Taxation on online activity is still not decided. The E.U. Economic and Financial Affairs Council, which was to set the criteria for taxing the online giants that beautifully evade taxes throughout the continent, decided to postpone the discussion until Sept. 29, when the heads of state and government will meet in the Estonian capital, Tallinn, a few days after the German elections.
And the countries of northern Europe together with Ireland, Luxembourg and the Netherlands (which host the fictitious sites of multinationals in Europe) are the most cautious in dealing with this hot potato: Many online companies have huge investments in these latitudes and no one wants to put the stick in the wheels of Google, Facebook, Amazon and their peers.
The pressures from France and Italy were soon bounced back. So, the statements from Pier Carlo Padoan sounded derisive: “We think that this issue needs to be accelerated because it is mature now, we hope to make progress.” And a few hours they changed it to reverse.
And the French are even more frustrated. Starting with Macron, they fired the first shot by proposing the famous letter by the four ministers (in addition to Italy, Spain and Germany) that had put the web tax issue on Friday’s agenda. Economy Minister Bruno Le Maire tried to push the pill, arguing that “Austria, Bulgaria, Greece, Slovenia and Latvia also agree on the proposal.” But the postponement to the 29th proves that the opposition is still in the majority.
The excuse for not acting was a technicality: how to circumvent the so-called “stable organization” principle, which holds that only companies that have a consolidated organization can be taxed by a country. The digital companies only have a virtual presence or count on very few employees and offices. In this way, they can get away with not paying taxes on their businesses.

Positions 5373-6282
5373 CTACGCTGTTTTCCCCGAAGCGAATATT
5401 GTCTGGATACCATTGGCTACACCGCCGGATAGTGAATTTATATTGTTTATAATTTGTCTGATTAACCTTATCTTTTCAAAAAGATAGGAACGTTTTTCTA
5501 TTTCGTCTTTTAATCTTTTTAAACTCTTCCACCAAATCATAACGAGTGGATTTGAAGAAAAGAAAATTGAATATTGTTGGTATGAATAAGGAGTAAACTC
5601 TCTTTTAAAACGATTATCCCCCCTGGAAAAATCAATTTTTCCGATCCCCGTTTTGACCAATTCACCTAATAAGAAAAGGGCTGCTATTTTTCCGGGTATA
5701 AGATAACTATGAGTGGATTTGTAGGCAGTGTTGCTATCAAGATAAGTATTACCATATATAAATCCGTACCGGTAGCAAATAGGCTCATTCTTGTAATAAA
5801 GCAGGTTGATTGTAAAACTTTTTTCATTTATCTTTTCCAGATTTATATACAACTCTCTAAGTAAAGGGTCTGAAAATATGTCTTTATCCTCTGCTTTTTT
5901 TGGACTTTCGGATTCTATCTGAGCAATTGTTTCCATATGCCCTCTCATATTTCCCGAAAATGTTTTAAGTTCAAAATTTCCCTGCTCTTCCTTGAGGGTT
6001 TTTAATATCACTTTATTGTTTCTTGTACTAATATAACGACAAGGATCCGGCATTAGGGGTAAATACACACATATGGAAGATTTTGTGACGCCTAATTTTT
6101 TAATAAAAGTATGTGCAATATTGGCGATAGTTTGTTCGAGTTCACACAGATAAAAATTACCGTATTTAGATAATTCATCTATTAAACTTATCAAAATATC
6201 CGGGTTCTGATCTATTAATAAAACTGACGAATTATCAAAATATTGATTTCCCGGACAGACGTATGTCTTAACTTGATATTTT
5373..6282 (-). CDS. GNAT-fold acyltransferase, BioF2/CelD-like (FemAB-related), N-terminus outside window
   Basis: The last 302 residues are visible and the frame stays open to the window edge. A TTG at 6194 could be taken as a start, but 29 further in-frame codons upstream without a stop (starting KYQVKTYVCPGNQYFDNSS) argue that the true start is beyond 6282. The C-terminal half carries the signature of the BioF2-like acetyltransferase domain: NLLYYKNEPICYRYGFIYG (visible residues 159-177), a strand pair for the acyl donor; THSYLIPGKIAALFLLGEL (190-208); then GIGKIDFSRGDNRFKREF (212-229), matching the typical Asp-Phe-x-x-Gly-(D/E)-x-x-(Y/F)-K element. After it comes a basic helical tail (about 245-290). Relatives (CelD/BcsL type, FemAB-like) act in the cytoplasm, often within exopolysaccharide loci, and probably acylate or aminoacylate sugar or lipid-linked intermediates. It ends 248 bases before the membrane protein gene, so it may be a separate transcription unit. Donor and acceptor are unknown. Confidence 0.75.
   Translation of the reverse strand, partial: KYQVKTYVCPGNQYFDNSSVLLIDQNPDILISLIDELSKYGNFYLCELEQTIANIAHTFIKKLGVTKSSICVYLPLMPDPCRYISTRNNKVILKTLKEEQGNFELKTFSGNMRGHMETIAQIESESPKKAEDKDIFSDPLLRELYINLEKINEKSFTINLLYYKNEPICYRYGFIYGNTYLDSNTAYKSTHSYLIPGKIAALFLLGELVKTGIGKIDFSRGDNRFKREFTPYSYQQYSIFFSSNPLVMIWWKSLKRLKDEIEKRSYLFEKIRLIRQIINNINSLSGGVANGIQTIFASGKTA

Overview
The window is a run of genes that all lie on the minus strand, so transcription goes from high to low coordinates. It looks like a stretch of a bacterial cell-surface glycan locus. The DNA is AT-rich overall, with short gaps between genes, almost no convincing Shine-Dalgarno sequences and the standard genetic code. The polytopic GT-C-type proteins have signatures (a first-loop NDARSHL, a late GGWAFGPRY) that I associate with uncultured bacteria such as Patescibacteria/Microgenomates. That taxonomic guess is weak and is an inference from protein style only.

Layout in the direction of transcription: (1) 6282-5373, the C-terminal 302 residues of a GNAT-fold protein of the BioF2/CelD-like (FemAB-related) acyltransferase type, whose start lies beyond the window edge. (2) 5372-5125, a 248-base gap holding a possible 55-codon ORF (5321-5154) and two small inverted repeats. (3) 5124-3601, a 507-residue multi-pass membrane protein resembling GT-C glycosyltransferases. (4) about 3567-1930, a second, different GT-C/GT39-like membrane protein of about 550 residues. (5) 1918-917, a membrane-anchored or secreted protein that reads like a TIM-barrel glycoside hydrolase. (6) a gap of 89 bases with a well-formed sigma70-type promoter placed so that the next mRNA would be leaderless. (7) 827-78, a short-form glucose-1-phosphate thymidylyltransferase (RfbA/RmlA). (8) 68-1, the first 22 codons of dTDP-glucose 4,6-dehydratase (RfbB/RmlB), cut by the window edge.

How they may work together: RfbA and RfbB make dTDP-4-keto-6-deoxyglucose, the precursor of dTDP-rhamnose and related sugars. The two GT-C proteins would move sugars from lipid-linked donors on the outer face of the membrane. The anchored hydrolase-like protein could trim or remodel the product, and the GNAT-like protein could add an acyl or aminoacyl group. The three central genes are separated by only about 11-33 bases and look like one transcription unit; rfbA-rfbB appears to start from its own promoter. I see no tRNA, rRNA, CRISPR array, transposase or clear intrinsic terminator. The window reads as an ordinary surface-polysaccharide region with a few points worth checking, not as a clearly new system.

According to the data collected by the Dutch Socialist Representative Paul Tang, Google earned revenues for over €50 billion out of the E.U., which means at least €5 billion in lost taxes, against a tax paid in Ireland of 0.82 percent.
In Ireland, Facebook managed to reduce its taxes to a range between 0.03 and 0.10 percent, and if we add the “discount” secured by Google, the tax loss for the E.U. would be €1.8 billion a year.
In Italy, according to the figures from the Parliamentary Budget Office, Google only reports 0.3 percent of its total revenue and is taxed on this amount, while digital transactions in Italy represent only 2.4 percent of the total.
Facebook declares 0.1 and 2.8 percent, respectively.
Then there’s online advertising: In 2016, Google billed €82 billion and Facebook €33 billion. Out of this amount, the largest portion was taxed out of Italy.
According to the House Budget Committee, between €30 billion and €32 billion are subtracted from the tax base every year, with the consequent loss of €5 billion to €6 billion in taxes. A fortune lost to these tax maneuvers.
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